Family Economy in Rural Java. Dr. Diane Wolf,
Professor of Sociology, University of Washington. For
information call 228-4688. Room 604, main floor, Asian
Centre. 4:30 p.m.
Faculty Concert Series
Sponsored by School of Music. Geoffrey Michaels,
violin. $7 adults, $3 students/seniors. For information
call 228-3113. Information Lecture at 7:30 p.m. Recital
Hall, Music Building. 8 p.m.
FRIDAY, NOV. 27
Neuro-Ophthalmology Clinical Day
Neuro-Ophthalmology. Dr. J. Trobe, University of
Michigan; Dr. T.A. Cox, Dr. D.E. Nelson, and Dr. S.F.J,
Pilley, Ophthalmology, UBC. For information call 875-
4199. Hurlbott Auditorium. St. Paul's Hospital. 8 a.m.-
5p.m.
Paedlatric Grand Rounds
Recent Advances in Diagnosis and Treatment of
Endocrine Disorders in Children. Dr. R. McArthur,
Professor and Head, Paediatrics, University of Calgary.
For information call 875-2437 or 875-2451. Auditorium,
G.F. Strong Building. 9a.m.
Health Care & Epidemiology Rounds
Statistics and The Health Effects of Air Pollution. Dr.
David Bates, Medicine and Physiology. For information
call 228-2772. Room 253, Mather Building. 9 a.m.
Educational Psychology/Audlotogy &
Speech Sciences Seminar
Varieties of Children's Verbal Conflicts. Dr. Catherine
Garvey, Psychology, University of Maine. For
information call 228-5591. Lecture Hall #1, IRC. 12:30
p.m.
Pharmaceutical Sciences Seminar
The Pharmacology & Toxicology of New "Designer
Drugs". Mr. Wayne Jeffery, Head Toxicology Section,
RCMP Forensic Laboratory. Lecture Hall #3, IRC.  12:30
p.m.
Medical Genetics Seminar
A New Developmental and Genetic Model for Study of
Neural Tube Defects. Ms. Beth Macdonald/Dr. D.
Juriloff, Medical Genetics, UBC. For information call
228-5311. Parentcraft Room, Main Floor, Grace
Hospital, 4490 Oak St., Vancouver.  1 p.m.
Physical Plant Retirement Party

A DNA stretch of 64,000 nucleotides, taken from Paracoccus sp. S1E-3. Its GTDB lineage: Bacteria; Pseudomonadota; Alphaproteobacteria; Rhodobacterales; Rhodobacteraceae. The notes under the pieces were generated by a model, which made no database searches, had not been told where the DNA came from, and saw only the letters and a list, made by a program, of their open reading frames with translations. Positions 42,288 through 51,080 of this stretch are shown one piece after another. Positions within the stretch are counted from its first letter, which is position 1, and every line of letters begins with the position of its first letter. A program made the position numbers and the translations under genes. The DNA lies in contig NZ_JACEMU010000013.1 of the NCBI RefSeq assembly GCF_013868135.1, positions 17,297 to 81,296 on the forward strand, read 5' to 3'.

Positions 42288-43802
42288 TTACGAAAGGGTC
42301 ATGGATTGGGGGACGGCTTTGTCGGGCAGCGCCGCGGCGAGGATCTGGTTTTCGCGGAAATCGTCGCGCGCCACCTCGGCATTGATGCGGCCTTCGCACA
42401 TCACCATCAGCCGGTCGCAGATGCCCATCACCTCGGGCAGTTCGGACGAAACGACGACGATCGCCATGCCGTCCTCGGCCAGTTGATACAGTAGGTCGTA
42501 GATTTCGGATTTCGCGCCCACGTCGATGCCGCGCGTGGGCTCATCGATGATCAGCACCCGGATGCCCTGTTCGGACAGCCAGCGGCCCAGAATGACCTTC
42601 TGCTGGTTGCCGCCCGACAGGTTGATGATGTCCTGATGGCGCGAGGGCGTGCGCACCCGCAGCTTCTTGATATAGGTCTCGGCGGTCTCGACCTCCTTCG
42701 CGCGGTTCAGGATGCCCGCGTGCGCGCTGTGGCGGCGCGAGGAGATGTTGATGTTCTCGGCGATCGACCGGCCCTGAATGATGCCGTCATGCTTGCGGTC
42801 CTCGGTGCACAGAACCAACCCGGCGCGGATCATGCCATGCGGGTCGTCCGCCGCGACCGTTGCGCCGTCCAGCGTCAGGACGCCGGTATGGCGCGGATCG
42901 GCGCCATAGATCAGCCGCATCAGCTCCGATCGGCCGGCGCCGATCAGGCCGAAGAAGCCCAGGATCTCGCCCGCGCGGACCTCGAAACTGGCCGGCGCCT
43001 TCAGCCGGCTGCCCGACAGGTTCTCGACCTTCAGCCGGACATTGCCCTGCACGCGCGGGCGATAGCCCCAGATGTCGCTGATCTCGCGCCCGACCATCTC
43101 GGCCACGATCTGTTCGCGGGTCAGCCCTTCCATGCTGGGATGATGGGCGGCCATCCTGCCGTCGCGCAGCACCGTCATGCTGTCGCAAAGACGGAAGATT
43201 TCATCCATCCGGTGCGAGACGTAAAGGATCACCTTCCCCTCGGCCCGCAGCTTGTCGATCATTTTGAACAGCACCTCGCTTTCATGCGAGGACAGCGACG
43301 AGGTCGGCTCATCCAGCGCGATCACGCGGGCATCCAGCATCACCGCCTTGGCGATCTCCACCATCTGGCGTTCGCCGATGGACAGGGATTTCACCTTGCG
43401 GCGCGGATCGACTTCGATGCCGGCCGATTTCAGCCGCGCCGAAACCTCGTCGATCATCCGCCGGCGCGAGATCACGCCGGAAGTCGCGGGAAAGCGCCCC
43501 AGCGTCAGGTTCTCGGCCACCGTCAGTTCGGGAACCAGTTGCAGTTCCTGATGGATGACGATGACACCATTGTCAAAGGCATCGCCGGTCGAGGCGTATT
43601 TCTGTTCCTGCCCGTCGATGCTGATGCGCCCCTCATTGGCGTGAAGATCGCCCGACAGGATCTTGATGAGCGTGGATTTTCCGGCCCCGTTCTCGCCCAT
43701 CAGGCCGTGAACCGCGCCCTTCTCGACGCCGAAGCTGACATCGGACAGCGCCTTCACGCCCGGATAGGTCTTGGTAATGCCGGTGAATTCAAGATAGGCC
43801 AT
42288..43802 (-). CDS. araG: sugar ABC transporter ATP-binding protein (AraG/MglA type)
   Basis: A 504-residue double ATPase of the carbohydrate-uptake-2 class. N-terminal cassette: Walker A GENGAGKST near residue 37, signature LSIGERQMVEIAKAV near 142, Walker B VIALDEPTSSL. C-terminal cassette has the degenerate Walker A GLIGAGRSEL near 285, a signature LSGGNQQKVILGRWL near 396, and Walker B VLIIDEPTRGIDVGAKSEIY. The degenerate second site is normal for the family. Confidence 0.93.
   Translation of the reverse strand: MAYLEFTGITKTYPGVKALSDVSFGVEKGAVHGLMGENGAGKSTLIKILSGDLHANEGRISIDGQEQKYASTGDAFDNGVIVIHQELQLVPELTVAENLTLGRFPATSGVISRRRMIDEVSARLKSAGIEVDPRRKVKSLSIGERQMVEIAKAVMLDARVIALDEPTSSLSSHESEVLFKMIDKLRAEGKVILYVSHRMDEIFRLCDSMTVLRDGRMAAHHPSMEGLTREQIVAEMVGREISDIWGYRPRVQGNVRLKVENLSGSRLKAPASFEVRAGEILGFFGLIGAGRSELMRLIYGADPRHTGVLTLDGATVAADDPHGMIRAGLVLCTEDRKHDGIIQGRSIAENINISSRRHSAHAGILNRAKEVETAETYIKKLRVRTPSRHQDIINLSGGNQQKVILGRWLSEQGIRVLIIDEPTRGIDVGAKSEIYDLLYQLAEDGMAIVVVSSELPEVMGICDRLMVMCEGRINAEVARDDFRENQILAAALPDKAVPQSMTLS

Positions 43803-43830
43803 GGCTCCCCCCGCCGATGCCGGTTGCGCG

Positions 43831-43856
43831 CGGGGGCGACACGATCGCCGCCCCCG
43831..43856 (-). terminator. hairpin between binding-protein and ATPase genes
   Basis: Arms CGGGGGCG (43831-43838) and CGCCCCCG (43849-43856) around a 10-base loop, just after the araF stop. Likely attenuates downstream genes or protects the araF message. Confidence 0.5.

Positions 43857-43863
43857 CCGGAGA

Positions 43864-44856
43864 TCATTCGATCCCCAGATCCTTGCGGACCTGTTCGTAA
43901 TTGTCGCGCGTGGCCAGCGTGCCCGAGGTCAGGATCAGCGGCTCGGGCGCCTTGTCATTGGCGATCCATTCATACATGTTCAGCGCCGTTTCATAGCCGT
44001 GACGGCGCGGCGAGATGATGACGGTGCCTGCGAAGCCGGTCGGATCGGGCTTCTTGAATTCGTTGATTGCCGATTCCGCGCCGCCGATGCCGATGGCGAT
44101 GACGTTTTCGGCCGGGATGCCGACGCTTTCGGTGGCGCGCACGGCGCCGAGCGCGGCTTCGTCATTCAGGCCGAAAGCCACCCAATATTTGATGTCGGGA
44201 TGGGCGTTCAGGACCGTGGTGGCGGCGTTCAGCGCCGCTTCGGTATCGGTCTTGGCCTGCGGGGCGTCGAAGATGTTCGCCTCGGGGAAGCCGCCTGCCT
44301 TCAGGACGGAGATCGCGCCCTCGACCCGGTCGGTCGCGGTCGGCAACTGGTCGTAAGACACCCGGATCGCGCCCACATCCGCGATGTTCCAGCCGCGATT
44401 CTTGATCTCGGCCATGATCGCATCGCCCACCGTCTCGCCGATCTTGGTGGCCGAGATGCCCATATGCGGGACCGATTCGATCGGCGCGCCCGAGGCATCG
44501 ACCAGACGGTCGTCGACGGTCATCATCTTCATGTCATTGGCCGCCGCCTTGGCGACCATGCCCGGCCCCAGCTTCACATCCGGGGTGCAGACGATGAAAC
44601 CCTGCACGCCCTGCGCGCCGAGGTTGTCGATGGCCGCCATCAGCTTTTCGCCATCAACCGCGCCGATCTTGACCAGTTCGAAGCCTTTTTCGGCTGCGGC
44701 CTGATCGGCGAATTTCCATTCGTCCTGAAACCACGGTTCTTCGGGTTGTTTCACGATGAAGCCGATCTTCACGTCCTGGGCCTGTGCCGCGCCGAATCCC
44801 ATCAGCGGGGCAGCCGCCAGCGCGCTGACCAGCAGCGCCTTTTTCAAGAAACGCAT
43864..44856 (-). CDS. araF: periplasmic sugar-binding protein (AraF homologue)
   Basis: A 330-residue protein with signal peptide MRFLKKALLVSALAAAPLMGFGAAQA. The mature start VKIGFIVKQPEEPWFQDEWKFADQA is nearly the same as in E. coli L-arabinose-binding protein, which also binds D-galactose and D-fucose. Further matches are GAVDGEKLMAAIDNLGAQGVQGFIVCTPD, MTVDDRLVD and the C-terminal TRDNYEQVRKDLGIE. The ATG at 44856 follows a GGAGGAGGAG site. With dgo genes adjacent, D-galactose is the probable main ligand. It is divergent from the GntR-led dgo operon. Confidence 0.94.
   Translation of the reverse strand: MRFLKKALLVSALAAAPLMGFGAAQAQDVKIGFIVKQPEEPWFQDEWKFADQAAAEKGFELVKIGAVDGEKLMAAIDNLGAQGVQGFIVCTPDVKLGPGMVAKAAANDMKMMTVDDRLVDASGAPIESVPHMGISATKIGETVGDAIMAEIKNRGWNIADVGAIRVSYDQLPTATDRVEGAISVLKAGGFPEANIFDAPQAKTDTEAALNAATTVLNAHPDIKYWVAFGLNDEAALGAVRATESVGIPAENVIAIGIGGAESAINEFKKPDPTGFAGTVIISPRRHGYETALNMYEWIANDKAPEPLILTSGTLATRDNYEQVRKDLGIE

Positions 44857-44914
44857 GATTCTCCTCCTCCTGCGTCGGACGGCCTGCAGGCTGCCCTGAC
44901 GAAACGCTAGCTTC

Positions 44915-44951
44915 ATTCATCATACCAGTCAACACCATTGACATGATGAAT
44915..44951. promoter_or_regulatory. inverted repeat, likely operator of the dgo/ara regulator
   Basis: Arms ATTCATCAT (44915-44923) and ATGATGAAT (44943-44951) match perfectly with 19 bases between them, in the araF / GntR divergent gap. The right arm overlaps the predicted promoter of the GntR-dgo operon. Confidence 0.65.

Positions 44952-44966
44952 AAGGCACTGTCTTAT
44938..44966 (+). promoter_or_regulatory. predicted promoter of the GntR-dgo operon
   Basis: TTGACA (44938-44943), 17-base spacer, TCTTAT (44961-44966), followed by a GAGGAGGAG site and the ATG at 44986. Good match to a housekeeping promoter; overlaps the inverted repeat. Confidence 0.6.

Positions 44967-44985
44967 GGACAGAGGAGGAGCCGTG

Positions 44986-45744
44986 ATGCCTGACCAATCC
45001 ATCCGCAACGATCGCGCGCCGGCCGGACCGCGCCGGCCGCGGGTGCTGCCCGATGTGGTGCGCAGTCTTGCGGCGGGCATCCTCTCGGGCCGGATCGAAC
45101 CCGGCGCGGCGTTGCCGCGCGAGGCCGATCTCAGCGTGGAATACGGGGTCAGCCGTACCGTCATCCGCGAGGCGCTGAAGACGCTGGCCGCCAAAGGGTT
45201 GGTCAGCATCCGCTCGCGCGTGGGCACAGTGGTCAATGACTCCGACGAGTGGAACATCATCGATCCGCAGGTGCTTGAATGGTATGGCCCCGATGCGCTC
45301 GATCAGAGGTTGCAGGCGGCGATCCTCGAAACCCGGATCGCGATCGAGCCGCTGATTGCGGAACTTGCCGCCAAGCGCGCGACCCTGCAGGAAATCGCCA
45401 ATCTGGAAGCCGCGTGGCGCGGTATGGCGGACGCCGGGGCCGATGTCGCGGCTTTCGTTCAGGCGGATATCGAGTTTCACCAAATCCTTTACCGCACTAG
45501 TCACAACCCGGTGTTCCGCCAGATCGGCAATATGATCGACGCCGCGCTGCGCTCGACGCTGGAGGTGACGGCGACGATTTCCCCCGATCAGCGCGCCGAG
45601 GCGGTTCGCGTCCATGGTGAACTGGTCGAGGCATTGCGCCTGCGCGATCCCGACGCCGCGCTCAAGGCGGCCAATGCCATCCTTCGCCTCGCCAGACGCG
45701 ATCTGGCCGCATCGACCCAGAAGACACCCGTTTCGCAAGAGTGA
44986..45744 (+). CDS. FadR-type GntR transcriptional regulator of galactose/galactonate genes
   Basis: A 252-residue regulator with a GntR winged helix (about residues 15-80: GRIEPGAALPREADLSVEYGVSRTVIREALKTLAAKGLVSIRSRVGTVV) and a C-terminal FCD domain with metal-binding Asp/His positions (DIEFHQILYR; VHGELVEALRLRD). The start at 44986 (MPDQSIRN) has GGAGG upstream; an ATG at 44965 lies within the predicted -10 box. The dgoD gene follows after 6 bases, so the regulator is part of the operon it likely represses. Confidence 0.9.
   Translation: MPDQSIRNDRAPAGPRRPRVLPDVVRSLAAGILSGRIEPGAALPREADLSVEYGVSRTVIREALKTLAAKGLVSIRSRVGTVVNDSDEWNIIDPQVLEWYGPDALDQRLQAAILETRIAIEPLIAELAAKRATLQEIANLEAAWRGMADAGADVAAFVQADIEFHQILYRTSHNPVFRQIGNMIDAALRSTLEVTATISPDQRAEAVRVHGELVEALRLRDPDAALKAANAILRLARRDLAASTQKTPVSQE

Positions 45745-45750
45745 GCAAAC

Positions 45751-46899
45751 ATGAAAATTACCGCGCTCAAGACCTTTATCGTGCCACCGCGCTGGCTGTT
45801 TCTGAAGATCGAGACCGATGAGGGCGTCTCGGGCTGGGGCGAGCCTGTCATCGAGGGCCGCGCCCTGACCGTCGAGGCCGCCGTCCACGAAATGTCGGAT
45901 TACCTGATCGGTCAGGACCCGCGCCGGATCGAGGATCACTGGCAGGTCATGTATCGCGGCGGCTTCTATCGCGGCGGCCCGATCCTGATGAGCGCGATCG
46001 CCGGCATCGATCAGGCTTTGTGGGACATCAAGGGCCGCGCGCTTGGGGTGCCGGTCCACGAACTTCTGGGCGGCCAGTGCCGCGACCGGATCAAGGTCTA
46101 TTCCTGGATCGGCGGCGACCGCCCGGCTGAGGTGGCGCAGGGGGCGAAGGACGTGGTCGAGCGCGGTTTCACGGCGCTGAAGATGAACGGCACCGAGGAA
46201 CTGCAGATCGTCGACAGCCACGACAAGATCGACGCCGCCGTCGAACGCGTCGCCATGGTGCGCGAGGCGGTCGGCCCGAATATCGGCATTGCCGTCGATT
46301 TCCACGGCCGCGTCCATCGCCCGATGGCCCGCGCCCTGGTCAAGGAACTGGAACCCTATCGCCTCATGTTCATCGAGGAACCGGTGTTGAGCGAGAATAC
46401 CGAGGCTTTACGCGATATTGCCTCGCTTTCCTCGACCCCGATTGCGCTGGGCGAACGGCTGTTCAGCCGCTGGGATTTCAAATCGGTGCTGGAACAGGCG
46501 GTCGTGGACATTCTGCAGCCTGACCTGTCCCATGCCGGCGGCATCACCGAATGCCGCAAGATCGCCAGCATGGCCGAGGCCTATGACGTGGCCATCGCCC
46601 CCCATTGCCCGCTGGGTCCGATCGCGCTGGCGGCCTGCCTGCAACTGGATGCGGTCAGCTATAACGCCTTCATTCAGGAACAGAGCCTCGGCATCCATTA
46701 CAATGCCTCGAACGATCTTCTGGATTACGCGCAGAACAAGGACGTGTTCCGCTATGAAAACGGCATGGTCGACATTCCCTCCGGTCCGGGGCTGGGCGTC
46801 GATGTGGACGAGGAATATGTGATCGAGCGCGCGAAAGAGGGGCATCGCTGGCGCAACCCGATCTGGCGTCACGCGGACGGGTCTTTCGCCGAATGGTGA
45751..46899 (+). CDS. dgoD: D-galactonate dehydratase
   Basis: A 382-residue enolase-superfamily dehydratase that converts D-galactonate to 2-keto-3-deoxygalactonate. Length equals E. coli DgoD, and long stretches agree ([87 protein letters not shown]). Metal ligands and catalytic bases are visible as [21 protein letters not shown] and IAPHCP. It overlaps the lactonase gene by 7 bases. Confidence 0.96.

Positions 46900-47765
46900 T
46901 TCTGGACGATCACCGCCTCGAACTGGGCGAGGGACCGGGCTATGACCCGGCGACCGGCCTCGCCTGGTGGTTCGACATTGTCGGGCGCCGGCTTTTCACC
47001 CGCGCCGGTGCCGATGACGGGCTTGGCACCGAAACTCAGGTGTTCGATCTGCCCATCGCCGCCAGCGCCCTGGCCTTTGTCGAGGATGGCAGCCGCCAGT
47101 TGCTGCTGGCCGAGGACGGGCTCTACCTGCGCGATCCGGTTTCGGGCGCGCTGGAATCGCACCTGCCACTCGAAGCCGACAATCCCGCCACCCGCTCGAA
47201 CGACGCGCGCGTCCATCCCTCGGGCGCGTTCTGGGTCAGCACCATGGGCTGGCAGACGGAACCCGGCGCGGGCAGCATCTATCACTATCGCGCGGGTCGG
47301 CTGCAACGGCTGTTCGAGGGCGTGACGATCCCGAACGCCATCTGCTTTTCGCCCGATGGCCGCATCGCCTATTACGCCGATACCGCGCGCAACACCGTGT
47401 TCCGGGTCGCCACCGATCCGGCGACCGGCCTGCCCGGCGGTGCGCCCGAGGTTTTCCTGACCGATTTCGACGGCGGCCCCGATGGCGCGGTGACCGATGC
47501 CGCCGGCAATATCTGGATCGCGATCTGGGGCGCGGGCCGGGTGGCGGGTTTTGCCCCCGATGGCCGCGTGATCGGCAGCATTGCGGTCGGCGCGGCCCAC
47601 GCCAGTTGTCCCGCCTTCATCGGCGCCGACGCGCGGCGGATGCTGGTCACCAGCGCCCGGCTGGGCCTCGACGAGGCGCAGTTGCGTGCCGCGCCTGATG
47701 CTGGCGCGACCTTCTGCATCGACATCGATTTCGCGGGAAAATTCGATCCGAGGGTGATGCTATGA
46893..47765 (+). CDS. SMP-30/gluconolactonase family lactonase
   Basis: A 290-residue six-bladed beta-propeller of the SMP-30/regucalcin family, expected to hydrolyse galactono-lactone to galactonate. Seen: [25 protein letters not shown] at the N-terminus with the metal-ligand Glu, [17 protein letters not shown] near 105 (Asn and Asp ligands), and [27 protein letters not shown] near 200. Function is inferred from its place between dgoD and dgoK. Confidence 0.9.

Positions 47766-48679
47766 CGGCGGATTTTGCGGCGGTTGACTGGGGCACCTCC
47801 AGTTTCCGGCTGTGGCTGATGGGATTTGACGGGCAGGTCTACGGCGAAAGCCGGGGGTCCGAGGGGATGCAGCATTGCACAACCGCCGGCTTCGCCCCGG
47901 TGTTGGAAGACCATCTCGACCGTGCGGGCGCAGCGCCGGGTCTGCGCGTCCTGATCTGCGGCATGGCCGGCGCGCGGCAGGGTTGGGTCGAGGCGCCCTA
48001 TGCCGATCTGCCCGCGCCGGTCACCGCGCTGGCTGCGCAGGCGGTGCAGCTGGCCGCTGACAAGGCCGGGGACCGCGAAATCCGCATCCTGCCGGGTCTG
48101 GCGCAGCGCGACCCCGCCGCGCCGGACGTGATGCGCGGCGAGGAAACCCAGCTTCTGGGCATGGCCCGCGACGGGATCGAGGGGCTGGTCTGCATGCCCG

For Bob Black, Area Supervisor, Plant Operations Dept.,
to be held at Ponderosa Cafeteria. For information call
228-5505. 3:30 p.m.
Chemical Engineering Seminar
Axial Diffusion in Packed Bed ^sorption Columns. Mr.
J. Au dry-Sanchez, Graduate student. Coffee at 3:15.
Room 206, Chemical Enginee.'ing Building. 3:30 p.m.
UBC Opera Workshop
Sponsored by School of Music. An Evening of Opera,
French Tickner, director. Free. For information call
228-3113. Old Auditorium. 8 p.m.
SATURDAY, NOV. 28
UBC Opera Workshop
Sponsored by School of Music. An Evening of Opera,
French Tickner, director. Free. For information call
228-3113. Old Auditorium. 8 p.m,
MONDAY, NOV. 30
Film Showing
The People of Asia and Asian Immigrants to Canada.
Titles: Gui Dao - On the Way; A Station on the Yangzi:
1980:59 mins. For information call 228-2746.
Auditorium, Asian Centre. 12:30 p.m.
Plant Science Seminar
Physical and Chemical Bases of Resistance to Spider
Mites in Beach Strawberry, Fragaria Chiloensis. Anna
Luczynski, Plant Science, UBC. For information call
228-2329. Room J42, MacMillan Building. 12:30 p.m.
Applied Mathematics Seminar
Numerical Modelling of Mesoscale Atmospheric
Phenomena. Dr. Douw G. Steyn. Room 229,
Mathematics Building. 3:45 p.m.
General and Comparative Physiology
Semlnar/Nurosclences Discussion Group
Spinal Cord Injury and Repair: Insights Derived from
Intraspinal Grafts of Fetal CNS Tissue. Dr. P.J. Reier,
Neurological Surgery, University of Florida. Lecture Hal
#3, IRC. 4:45 p.m.
TUESDAY, DEC. 1
UBC Stage Band Concert
Sponsored by School of Music. Ian McDougall,
director. Free. For information call 228-3113. SUB
Auditorium, SUB Building. 12:30 p.m.
Chemistry Seminar
The Physical Properties of Biological Membranes. Prof
Myer Bloom, Physics, UBC. Room 250, Chemistry
Building. 1 p.m.
UBC Stage Band Concert
Sponsored by School of Music. Ian McDougall,
director. Free. For information call 228-3113. Recital
Hall, Music Building. 8 p.m.
Continued on Page 7